Published on October 3rd, 2017 | from CAMH
Removing the Blindfold
By Nancy Dorrance
You won’t see his wispy grey mutton chops in the new CBC/Netflix adaptation of Margaret Atwood’s historical fiction, Alias Grace, but my great-great-grandfather, Joseph Workman, did make a cameo appearance in Atwood’s award-winning book – as the real-life superintendent of Toronto’s Provincial Lunatic Asylum back in the mid-1800s. That austere facility has evolved over the past century and a half into the country’s largest mental health and addictions teaching and research hospital, CAMH.
As a prelude to one of her chapters, Atwood quotes from a letter Joseph wrote in 1866:
“A surgeon can cut open an abdomen and display the spleen. Muscles can be cut out and shown to young students. The human psyche cannot be dissected nor the brain’s workings put out on the table to display.
“When a child, I have played games with a blindfold obscuring my vision. Now I am like that child. Blindfolded, groping my way, not knowing where I am going, or if I am in the proper direction. Someday, someone will remove that blindfold.”
All these years later, is that blindfold still intact? If Joseph Workman were alive today, I wonder what he would make of our current attitudes and beliefs surrounding mental illness. And would he be surprised to learn that some of his own descendants struggle with the same mental health issues – anxiety, depression, addiction – that he was beginning to identify at the time of Confederation?
As a recovering alcoholic who was diagnosed with melanoma earlier this year, I’ve experienced firsthand how differently society views these two health issues. People are eager to express sympathy and offer support when they learn you have cancer; they are much less comfortable around an admission of addiction or mental illness – and so often, the two are intertwined.
When you have cancer or arthritis, you aren’t identified by your disease. But someone with addiction becomes an “addict” while a person with mental illness is labelled crazy, a nut case, mad, unstable, or – in my great-great-grandfather’s day – a lunatic.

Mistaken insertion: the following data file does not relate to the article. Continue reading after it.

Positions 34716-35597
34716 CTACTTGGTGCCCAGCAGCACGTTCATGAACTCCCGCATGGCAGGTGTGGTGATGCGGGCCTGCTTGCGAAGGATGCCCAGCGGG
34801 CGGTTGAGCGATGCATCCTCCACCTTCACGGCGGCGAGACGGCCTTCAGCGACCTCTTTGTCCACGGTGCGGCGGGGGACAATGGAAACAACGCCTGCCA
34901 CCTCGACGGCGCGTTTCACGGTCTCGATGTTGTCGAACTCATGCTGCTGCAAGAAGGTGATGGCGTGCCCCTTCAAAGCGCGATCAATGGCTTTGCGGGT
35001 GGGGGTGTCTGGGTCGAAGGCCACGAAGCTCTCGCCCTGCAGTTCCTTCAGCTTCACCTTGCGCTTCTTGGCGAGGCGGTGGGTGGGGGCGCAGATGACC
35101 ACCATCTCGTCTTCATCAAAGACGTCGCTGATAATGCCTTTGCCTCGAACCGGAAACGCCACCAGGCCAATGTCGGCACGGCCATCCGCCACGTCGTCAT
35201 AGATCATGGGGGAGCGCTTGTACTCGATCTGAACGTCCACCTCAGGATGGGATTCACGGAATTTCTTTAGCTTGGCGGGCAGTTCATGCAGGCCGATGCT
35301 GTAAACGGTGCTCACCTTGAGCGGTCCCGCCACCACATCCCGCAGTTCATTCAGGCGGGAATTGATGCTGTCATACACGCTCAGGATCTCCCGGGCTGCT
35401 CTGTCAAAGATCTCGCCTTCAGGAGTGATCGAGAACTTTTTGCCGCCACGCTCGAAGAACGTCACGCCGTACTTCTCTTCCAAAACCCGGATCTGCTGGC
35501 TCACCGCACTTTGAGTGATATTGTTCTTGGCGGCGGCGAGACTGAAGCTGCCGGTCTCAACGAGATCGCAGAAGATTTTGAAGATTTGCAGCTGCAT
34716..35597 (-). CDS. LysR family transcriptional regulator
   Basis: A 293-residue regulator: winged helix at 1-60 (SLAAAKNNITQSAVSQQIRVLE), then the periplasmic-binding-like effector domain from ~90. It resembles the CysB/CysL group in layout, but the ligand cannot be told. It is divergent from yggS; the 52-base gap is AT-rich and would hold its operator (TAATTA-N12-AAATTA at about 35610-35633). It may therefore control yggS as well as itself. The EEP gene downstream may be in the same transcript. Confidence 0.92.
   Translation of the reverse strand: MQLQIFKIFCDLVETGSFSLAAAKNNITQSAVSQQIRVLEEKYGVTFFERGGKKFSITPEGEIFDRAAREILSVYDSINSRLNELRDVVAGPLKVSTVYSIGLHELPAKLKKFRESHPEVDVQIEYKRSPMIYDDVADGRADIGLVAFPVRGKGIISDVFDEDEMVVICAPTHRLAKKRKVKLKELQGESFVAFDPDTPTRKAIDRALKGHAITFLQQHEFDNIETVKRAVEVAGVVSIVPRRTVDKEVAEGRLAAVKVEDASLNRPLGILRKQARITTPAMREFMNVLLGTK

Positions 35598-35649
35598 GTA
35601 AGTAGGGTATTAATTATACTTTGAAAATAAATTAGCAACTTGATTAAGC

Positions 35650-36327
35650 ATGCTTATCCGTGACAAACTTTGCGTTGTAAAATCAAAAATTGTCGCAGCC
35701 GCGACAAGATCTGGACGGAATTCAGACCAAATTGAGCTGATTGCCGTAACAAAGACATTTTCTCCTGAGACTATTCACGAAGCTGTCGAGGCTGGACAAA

One of the biggest stumbling blocks to recovery is the tendency to isolate ourselves and not reach out for help. Compounding that is the stigma that still pervades both addiction and mental illness, despite well-meaning awareness campaigns and testimonials by people in the public eye. It’s one thing to declare your disease when you’re already famous for your achievements; quite another if you are secretly mired in shame, self-loathing and fear.
If a time machine were to deposit Joseph Workman in downtown Toronto today, I think he would be astounded by the changes to his once-rustic hometown. The house he built on Mutual Street has been replaced by Ryerson University, while a Canadian Press building now occupies the King Street site of his family’s hardware store. Commuters travel underground in minutes the same distance it would have taken him hours to cover by horse-drawn carriage. And books like Alias Grace have been transformed into talking pictures that you can view any time in your own living room, through the miracle of digital streaming.
But sadly, the attitudes and misconceptions surrounding mental health and addiction remain too little changed.
Just like cancer, mental illness is a great leveler, crossing all social strata and affecting families in every part of Canada – including Joseph Workman’s. Not that long ago, a cancer diagnosis was discussed in whispered tones, if at all, as the dreaded “big C”. Today, people proclaim their support for research and treatment of the disease by wearing colour-coded bracelets, while celebrities and corporate sponsors help raise funds to find a cure.
Now that “the big C” has finally come out of the closet, let’s hope it won’t take another 150 years for addiction and mental health issues to follow suit.
Thankfully, champions like CAMH are already leading a shift in public attitudes towards mental health, and helping to “remove that blindfold.”